Brookfield Stock: It’s Time to Buy the Dip

Brookfield (TSX:BN) stock is getting cheap. The time has come to buy the dip!

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Brookfield (TSX:BN) stock is one of the most admired Canadian equities on the global stage. Owned on and off by investors like Mohnish Pabrai, Josh Tarassoff, and Chuck Akre, it has a great reputation. Brookfield is one of the world’s biggest alternative investment managers, and it is gradually building itself into a diversified financial conglomerate.

With operating businesses in real estate and insurance, Brookfield has grown beyond its origins as an asset manager. Investors still think of it as an asset manager, but it’s so much more. It’s precisely for this reason that its stock is attractive today. Brookfield’s insurance subsidiary is seeing significant growth, yet BN stock is priced very much like a value name.

If Brookfield succeeds in scaling its insurance business, then it could eventually ramp up growth in the company as a whole. It’s for this reason — i.e., the combination of a cheap valuation and potential future growth — that I consider BN stock a buy today.

Brookfield stock is cheap

Going by valuation multiples, Brookfield stock is pretty cheap. At today’s prices, it trades at

  • 19 times next year’s estimated earnings;
  • 0.54 times sales;
  • 1.3 times book value; and
  • 7.5 times operating cash flow.

This valuation is definitely on the cheaper side of things. And the company may be even cheaper than it appears! Brookfield has a 1.3 price-to-book ratio, according to various financial data platforms, but the company itself says that its net asset value (NAV) per share is much higher than its share price.

The company does not say exactly what its NAV is — at least not in the document that I got the statement from. However, some writers have worked out that BN’s NAV per share may be as much as double the current stock price. If these estimates are correct, then Brookfield should deliver considerable upside eventually.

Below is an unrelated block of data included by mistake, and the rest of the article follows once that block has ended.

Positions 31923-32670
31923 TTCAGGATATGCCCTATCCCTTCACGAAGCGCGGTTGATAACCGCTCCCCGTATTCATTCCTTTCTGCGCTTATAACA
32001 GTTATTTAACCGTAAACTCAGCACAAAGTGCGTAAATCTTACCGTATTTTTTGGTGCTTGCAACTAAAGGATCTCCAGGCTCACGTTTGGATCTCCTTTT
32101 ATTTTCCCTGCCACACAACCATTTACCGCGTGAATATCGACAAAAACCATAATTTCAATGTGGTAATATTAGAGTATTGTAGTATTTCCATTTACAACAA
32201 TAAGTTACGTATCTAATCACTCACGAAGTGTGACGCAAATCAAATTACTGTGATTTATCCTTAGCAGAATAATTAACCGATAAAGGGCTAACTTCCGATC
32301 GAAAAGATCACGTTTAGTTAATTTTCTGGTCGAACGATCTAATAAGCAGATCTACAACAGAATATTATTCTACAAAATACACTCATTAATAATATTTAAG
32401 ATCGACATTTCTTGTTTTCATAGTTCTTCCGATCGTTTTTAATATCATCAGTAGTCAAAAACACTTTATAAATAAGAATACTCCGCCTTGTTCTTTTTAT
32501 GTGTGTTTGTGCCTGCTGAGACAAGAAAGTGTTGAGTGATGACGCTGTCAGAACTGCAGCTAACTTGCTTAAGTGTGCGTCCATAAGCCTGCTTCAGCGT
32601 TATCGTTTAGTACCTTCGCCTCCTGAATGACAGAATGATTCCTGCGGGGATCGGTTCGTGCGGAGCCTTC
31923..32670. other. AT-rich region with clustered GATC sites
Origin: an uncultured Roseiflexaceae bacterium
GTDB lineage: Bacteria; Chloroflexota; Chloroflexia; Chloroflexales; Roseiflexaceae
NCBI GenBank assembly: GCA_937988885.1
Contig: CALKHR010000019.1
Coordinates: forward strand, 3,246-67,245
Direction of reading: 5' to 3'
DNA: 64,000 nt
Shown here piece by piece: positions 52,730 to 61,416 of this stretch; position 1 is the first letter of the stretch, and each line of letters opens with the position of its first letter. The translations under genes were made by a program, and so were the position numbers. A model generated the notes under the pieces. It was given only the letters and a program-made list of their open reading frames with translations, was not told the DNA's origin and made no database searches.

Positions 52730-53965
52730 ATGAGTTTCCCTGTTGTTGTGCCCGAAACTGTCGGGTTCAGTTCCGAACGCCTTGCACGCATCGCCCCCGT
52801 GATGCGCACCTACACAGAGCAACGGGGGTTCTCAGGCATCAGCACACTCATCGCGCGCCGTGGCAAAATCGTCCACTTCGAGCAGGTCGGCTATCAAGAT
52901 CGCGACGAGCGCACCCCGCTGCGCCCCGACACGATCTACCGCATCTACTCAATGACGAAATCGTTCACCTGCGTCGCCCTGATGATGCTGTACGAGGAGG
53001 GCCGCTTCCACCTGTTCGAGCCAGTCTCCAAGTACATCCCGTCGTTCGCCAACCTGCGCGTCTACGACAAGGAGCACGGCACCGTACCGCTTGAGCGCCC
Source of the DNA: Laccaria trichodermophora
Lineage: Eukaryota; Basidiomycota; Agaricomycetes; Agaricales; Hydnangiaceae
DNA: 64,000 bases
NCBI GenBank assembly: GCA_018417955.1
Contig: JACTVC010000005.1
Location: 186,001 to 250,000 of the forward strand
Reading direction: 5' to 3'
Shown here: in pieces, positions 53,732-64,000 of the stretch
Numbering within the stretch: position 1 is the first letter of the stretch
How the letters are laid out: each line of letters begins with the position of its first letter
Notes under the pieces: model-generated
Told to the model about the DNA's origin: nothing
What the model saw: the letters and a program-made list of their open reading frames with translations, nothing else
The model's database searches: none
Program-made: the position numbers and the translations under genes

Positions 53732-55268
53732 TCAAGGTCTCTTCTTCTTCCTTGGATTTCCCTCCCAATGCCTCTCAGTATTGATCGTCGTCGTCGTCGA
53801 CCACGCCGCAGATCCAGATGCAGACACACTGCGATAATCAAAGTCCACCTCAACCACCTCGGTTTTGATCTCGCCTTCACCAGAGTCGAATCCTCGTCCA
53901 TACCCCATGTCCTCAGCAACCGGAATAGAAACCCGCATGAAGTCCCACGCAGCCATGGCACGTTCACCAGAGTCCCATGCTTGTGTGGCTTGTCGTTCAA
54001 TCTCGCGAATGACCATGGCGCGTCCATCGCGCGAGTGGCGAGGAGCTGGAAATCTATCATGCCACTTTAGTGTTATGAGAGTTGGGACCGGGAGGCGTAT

It has to be mentioned, though, that this company reports and estimates its own asset values. Some say that self-reported fair value estimates are not to be trusted. Indeed, fund managers have an incentive to give high estimates. That doesn’t mean that Brookfield is definitely doing so, but it’s a point to keep in mind.

Significant growth potential

A big advantage of Brookfield compared to other “value” stocks is the fact that it has significant growth potential. Specifically, it has growth potential in its insurance segment. Brookfield founded that subsidiary very recently, and it has been growing quickly. Last quarter, distributable earnings from the segment grew at 245% year over year. In the same quarter, Brookfield bought out American Equity — an insurance company — for $4.3 billion. The deal should add considerable earnings power to Brookfield Insurance.

One risk to be aware of

Despite all the positive things I’ve written about Brookfield in this article, there is one serious risk that investors have to keep in mind: interest rates.

Brookfield is a highly leveraged company, with about five times more debt than shareholder equity. With such large amounts of debt comes high interest expenses.

Last quarter, Brookfield’s interest expenses increased by $1.4 billion, partially due to rising interest on variable-rate debt. If central banks continue hiking interest rates, as they have been doing for most of the last year and a half, Brookfield’s earnings may decline. So, BN shareholders will want to keep a close eye on the situation with interest rates.

This article represents the opinion of the writer, who may disagree with the “official” recommendation position of a Motley Fool premium service or advisor. We’re Motley! Questioning an investing thesis — even one of our own — helps us all think critically about investing and make decisions that help us become smarter, happier, and richer, so we sometimes publish articles that may not be in line with recommendations, rankings or other content.

Fool contributor Andrew Button has positions in Brookfield. The Motley Fool recommends Brookfield and Brookfield Corporation. The Motley Fool has a disclosure policy.

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